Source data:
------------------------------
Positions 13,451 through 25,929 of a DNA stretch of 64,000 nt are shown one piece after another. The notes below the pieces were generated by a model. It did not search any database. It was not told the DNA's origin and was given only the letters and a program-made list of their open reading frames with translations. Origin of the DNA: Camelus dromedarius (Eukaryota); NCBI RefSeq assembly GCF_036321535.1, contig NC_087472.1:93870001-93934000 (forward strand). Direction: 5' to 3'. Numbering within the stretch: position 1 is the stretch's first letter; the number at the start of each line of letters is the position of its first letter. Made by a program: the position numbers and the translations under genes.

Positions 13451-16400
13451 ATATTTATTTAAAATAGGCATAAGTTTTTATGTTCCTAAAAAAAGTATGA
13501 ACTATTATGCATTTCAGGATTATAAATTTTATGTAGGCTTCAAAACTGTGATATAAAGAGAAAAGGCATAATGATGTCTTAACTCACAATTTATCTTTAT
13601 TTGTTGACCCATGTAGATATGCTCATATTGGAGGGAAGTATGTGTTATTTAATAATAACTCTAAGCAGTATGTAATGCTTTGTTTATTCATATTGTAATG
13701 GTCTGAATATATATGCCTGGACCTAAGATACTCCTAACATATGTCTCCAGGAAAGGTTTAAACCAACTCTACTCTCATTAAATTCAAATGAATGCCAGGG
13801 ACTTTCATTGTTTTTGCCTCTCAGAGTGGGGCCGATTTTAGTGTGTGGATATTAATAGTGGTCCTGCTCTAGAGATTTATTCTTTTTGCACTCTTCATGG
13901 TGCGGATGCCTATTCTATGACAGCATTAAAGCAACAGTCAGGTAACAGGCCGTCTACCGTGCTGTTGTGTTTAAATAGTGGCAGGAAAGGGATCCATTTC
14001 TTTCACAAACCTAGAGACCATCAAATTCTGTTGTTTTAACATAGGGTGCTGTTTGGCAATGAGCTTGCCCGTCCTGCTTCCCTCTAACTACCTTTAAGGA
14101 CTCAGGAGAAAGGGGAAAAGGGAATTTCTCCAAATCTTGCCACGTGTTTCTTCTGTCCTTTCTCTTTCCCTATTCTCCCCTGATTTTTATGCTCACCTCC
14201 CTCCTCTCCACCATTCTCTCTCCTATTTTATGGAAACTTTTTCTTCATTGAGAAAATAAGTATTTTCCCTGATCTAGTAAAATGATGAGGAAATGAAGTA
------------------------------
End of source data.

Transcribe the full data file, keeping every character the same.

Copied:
Positions 13,451 through 25,929 of a DNA stretch of 64,000 nt are shown one piece after another. The notes below the pieces were generated by a model. It did not search any database. It was not told the DNA's origin and was given only the letters and a program-made list of their open reading frames with translations. Origin of the DNA: Camelus dromedarius (Eukaryota); NCBI RefSeq assembly GCF_036321535.1, contig NC_087472.1:93870001-93934000 (forward strand). Direction: 5' to 3'. Numbering within the stretch: position 1 is the stretch's first letter; the number at the start of each line of letters is the position of its first letter. Made by a program: the position numbers and the translations under genes.

Positions 13451-16400
13451 ATATTTATTTAAAATAGGCATAAGTTTTTATGTTCCTAAAAAAAGTATGA
13501 ACTATTATGCATTTCAGGATTATAAATTTTATGTAGGCTTCAAAACTGTGATATAAAGAGAAAAGGCATAATGATGTCTTAACTCACAATTTATCTTTAT
13601 TTGTTGACCCATGTAGATATGCTCATATTGGAGGGAAGTATGTGTTATTTAATAATAACTCTAAGCAGTATGTAATGCTTTGTTTATTCATATTGTAATG
13701 GTCTGAATATATATGCCTGGACCTAAGATACTCCTAACATATGTCTCCAGGAAAGGTTTAAACCAACTCTACTCTCATTAAATTCAAATGAATGCCAGGG
13801 ACTTTCATTGTTTTTGCCTCTCAGAGTGGGGCCGATTTTAGTGTGTGGATATTAATAGTGGTCCTGCTCTAGAGATTTATTCTTTTTGCACTCTTCATGG
13901 TGCGGATGCCTATTCTATGACAGCATTAAAGCAACAGTCAGGTAACAGGCCGTCTACCGTGCTGTTGTGTTTAAATAGTGGCAGGAAAGGGATCCATTTC
14001 TTTCACAAACCTAGAGACCATCAAATTCTGTTGTTTTAACATAGGGTGCTGTTTGGCAATGAGCTTGCCCGTCCTGCTTCCCTCTAACTACCTTTAAGGA
14101 CTCAGGAGAAAGGGGAAAAGGGAATTTCTCCAAATCTTGCCACGTGTTTCTTCTGTCCTTTCTCTTTCCCTATTCTCCCCTGATTTTTATGCTCACCTCC
14201 CTCCTCTCCACCATTCTCTCTCCTATTTTATGGAAACTTTTTCTTCATTGAGAAAATAAGTATTTTCCCTGATCTAGTAAAATGATGAGGAAATGAAGTA